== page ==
Despite conservation and restoration work at the site 2007-2013, the old museum now appears to be going to ruin. The site is surrounded by high metal railings and not usually open to the public, but can be viewed from the adjacent streets. Information boards in Greek and English are within the fenced area and too far from the street to be read.
During the First World War the antiquities were stored in the basement of the Palace of Saint Michael and Saint George. In 1936 they were moved to the "Rolina" building (κτήριο της Ρολίνας, a former casino next to the new museum, today the offices of the 8th Ephorate of Antiquities, Corfu). In 1954 they were returned to the Palace (with the exception of the Gorgon pediment), where part of the collection was exhibited until the opening of the new museum.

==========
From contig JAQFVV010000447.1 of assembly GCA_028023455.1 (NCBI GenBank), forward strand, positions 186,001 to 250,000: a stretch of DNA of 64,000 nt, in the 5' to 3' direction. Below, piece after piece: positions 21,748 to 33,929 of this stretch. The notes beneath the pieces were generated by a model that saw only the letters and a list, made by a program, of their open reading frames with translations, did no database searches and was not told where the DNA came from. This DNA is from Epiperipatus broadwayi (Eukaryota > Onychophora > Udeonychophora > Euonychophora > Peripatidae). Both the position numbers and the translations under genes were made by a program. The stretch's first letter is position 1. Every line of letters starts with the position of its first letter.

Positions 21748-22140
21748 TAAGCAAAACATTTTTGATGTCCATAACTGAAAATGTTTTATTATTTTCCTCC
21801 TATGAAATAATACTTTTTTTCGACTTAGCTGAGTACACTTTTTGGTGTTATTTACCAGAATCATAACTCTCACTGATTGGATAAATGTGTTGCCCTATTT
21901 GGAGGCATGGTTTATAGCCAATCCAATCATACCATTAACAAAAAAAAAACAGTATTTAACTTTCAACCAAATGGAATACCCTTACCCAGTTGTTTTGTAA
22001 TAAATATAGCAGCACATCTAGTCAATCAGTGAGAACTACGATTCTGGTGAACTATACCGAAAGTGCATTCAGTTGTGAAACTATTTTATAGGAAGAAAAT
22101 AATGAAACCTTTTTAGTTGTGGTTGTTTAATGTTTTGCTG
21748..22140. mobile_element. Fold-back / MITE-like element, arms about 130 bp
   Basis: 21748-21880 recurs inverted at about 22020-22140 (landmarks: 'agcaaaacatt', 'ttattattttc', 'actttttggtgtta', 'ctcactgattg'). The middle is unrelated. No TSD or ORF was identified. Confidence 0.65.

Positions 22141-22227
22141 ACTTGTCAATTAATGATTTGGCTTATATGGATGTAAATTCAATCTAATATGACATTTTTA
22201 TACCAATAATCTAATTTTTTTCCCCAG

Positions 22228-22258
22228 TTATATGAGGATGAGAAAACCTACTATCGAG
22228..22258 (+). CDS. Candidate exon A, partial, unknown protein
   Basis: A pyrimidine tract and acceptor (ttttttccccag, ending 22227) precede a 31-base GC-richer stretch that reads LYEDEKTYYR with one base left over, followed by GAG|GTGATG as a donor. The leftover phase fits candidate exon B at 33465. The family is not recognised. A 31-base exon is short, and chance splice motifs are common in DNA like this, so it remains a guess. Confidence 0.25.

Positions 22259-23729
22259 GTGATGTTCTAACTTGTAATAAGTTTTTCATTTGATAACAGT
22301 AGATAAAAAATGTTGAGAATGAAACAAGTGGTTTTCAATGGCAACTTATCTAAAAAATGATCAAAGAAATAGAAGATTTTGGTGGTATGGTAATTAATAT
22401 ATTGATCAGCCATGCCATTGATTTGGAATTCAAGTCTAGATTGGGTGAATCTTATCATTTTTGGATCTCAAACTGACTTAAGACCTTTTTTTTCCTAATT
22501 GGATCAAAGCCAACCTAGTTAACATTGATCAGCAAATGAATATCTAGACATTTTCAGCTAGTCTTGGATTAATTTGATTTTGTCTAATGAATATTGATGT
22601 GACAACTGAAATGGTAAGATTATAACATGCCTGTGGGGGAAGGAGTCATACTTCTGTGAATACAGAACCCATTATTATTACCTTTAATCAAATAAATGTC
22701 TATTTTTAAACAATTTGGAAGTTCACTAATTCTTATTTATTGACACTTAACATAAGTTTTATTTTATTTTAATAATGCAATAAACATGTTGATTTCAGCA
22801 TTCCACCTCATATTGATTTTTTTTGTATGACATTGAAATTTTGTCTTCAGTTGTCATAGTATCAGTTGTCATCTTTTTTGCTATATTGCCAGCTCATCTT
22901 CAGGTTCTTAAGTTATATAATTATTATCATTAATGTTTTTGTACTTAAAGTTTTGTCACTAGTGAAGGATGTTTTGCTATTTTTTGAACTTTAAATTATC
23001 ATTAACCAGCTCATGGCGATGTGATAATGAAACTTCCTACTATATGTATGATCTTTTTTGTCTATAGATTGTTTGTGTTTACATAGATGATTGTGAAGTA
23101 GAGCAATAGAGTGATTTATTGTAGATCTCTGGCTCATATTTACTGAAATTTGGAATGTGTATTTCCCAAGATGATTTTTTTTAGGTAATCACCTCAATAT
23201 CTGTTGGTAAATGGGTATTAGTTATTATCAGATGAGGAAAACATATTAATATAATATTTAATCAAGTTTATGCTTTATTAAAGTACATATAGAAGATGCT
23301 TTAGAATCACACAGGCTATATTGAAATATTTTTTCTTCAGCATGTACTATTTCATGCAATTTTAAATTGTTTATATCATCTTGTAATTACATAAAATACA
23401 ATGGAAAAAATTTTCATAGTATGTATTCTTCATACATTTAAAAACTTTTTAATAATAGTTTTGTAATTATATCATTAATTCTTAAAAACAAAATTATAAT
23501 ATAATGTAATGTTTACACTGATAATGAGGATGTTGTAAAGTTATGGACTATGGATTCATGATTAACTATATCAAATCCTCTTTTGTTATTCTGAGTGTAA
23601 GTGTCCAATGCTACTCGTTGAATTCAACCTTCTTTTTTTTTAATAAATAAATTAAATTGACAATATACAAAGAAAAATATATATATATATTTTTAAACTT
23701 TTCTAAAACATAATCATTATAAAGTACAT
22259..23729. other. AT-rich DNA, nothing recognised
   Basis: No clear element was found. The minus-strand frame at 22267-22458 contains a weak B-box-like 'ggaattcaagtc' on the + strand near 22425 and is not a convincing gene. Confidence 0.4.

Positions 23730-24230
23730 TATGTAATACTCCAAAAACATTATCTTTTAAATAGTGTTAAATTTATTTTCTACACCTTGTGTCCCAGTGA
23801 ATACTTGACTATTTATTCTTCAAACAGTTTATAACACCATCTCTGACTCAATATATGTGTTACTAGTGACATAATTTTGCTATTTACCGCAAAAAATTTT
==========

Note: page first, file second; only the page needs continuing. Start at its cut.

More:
The new Archaeological Museum of Corfu, a modern two-storey building just to the northeast of here, was built 1962-1965 and opened in 1967. Following closure for renovation 2012-2017, it was reopened in November 2018. Many antiquities from Palaiopolis, the area of the ancient city of Korkyra, are also exhibited in the villa of the Mon Repos estate.
Friderikos Versakis (archaeologist) Street (Οδός (αρχαιολόγου) Φρειδερίκου Βερσάκη),
Visitors can take the path from the estate's entrance, up to the villa, now an excellent museum,
the main pathway through Mon Repos estate, Corfu.
then through the wooded park to the remains of the sanctuaries of Hera and Apollo, and on to the
mysterious Kardaki temple overlooking the Ionian Sea. A pleasant walk in a peaceful landscape,
and a modest tribute to Versakis, who has not been forgotten by the people here.
|Notes, references and links
1. Information sources